The Chichibu Night Festival in Chichibu is among the three largest and most well-known festivals, together with the Gion Matsuri in Kyoto and the Takayama Festival in Hida.
All across Japan, interesting festivals are held throughout the year. Often holding great significance within the local culture, they are an important part of Japanese society, regardless of the scale.
Taking place in Saitama Prefecture's Chichibu area, the “Chichibu Night Festival” is an important part of Japan’s historical culture. In 2016 it was registered as a UNESCO Intangible Cultural Heritage as “Chichibu Festival Yatai and Kagura.”
Chichibu Night Festival 2020
Given the current Covid-19 circumstances, it was announced that while the Chichibu Night Festival will go on in 2020, it will be significantly scaled back:
- Dashi Floats will not be paraded
- No food stalls or Yatai Kabuki
- Fireworks have been canceled
- Shinto rituals will be held
Ancient History of the Chichibu Night Festival
The festival has been held annually for over 300 years, and records state that some of the parade floats were built between 1716 and 1736. During the Edo period, Chichibu became known as “Silk City” (Kinu no Takamachi), and along with the festival benefited the economy greatly.
In ancient times, the shrine was founded by Chichibuhiko no Mikoto, and was reportedly the origin of the worship of Mt. Buko. Also according to legend, he taught silk weaving to the local residents.
The Chichibu Night Festival takes place annually on December 2nd and 3rd, and is the final celebration of the year for the people of Chichibu. Historically, it took place once farming had finished for the year as had gathering firewood for the coming winter.
Also simple called the “Night Festival” or “Winter Festival,” the popular event features a parade of large floats and fireworks, and attracts many tourists. In 2018, about 280,000 people attended the two-day celebration.
Gorgeous Floats (Dashi)
On December 2nd, called “Yoimiya,” four floats (Miyaji, Kamimachi, Nakamachi, Honmachi) start moving around the city center’s main streets in the morning. Their passing each other without colliding is impressive!
There are two types of floats: “Kasaboko” and “Yatai”. Kasaboko have a large umbrella made of countless ornamental flowers on their roofs. However, electric power lines were installed over the parade route in 1914, so the floats haven’t featured the umbrellas when parading since then. Yatai are equipped with curtains and stages for Kabuki performances.
On December 3rd, called “Hongu” or “Great Festival,” the four floats parade as they did the day before, and are joined by two more extravagant floats often called “moving Yomeimon” (the gate of Nikko Toshogu shrine). The floats, designated as national tangible folk cultural properties, are worth checking out!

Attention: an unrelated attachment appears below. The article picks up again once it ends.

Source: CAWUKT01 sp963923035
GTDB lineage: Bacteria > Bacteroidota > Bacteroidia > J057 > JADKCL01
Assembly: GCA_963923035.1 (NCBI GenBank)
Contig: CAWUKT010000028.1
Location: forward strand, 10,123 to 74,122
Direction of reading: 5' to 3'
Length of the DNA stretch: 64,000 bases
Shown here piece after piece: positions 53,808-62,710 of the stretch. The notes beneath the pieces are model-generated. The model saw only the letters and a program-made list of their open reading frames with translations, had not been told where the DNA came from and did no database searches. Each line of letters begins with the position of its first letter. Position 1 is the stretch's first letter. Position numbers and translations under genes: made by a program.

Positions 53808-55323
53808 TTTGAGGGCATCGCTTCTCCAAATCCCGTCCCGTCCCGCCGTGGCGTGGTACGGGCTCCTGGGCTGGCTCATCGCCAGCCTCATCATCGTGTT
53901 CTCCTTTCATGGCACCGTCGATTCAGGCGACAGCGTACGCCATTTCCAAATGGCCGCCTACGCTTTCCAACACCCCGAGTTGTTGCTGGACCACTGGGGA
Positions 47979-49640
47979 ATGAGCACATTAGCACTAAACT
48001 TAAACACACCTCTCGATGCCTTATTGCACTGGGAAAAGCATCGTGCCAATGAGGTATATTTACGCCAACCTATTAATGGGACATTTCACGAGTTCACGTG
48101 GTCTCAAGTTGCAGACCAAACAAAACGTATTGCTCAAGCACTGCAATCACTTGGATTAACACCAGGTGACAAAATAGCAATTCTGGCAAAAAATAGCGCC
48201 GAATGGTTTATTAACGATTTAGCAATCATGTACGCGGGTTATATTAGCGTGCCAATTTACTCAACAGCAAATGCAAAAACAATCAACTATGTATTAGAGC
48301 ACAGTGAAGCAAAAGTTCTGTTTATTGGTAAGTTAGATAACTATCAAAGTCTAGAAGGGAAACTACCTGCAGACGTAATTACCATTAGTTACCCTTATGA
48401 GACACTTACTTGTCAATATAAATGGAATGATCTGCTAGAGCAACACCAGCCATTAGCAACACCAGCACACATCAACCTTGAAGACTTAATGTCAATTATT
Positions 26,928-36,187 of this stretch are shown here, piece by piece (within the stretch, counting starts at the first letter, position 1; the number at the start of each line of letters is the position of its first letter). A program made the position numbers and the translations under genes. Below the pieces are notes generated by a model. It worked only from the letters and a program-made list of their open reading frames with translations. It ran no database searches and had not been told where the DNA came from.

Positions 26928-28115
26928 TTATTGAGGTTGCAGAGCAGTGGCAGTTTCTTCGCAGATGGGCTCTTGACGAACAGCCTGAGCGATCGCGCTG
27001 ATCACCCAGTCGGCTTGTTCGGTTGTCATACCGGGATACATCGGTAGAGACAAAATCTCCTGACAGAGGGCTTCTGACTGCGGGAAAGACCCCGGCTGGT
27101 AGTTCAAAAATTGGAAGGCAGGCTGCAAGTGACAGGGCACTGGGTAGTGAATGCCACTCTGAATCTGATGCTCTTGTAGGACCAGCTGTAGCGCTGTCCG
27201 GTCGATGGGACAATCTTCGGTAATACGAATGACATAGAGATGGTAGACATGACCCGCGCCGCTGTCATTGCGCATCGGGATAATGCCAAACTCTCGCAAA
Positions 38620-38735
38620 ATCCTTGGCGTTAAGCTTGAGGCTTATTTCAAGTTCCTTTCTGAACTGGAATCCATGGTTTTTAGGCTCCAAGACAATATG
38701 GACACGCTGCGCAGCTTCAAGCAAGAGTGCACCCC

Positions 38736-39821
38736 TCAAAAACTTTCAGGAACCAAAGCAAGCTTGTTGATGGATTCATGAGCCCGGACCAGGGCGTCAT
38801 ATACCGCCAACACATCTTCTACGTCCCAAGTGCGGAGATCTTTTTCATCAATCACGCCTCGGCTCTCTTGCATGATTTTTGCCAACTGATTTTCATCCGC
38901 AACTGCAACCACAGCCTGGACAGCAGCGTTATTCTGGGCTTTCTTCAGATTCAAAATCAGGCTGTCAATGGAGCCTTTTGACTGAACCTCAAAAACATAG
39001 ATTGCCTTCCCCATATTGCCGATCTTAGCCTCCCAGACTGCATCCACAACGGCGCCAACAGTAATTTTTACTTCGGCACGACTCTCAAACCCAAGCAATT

At night, the floats’ lamps are illuminated, making the scene even more brilliant. One of the highlights of the evening is the musicians (called “hayashite”) who perform from atop the floats.
Around 7 p.m. the floats leave the area around Chichibu Shrine, and the festival reaches its peak around 10:00 p.m. when they arrive at the Otabisho (event site).
One of the most famous legends associated the Chichibu Night Festival is that the god of Mt. Buko (snake god Zao Gongen) and the goddess of Chichibu Shrine (Myoken Bosatsu) have a once-a-year tryst. They are said to meet at the Otabisho. The god has a wife, Yasakatome-no-kami of Suwa Shrine, and in order to avoid offending her the hayashite stop performing as the floats pass the main Suwa Shrine, in a custom called “Suwa Watari” (“Suwa Crossing”).
Unique “Stall Kabuki”
At the Chichibu Night Festival, there are performances such as “Whisper Dance” and “Yatai Kabuki” dedicated to nagauta - traditional songs. Yatai Kabuki is performed on the four different floats. For performances, an overhanging stage and additional stage pieces are added to the front and sides of the floats to create a wide, temporary theater.
The performance features Edo Kabuki, characterized by realistic productions based on the life of the common people. This style of performance and the temporary stages are rare in Japan, and the skill involved in stage preparation and the kabuki performance is a must-see.
Massive Fireworks Festival that Colors the Night
Co-starring in the festival and some of the most impressive aspects of the Chichibu Night Festival, are the fireworks that dye the night sky and the light of the lanterns on the floats. This is one of the largest fireworks festivals in Japan, and one of the few held in winter.
In recent years, the show has become even more gorgeous. The combination of beautifully illuminated floats and vivid fireworks, including the “star mine,” huge flower-like “shakudama” blooms, and the “golden waterfall” are a must-see!
Because the festival area is small, the fireworks are best seen from rooftops in Chichibu city or places with a more open view of the sky, such as in front of Seibu Chichibu Station.
Access: How to get to the Chichibu Night Festival from Tokyo
Dates: December 2nd and 3rd annually
To get to Chichibu City by train, the nearest station is Seibu Chichibu Station on the Seibu Railway Seibu Chichibu Line. Using the limited express Laview Red Arrow from Ikebukuro Station, you can reach Seibu Chichibu Station in as little as 78 minutes.
If you’re coming from Tokyo or Shinjuku stations, you’ll need to first go to Ikebukuro Station via JR or Tokyo Metro and then take a Seibu Railway express train from Ikebukuro.
* This article was originally published in August 2019 with information as of November 2020 added.
*Prices and options mentioned are subject to change.
*Unless stated otherwise, all prices include tax.
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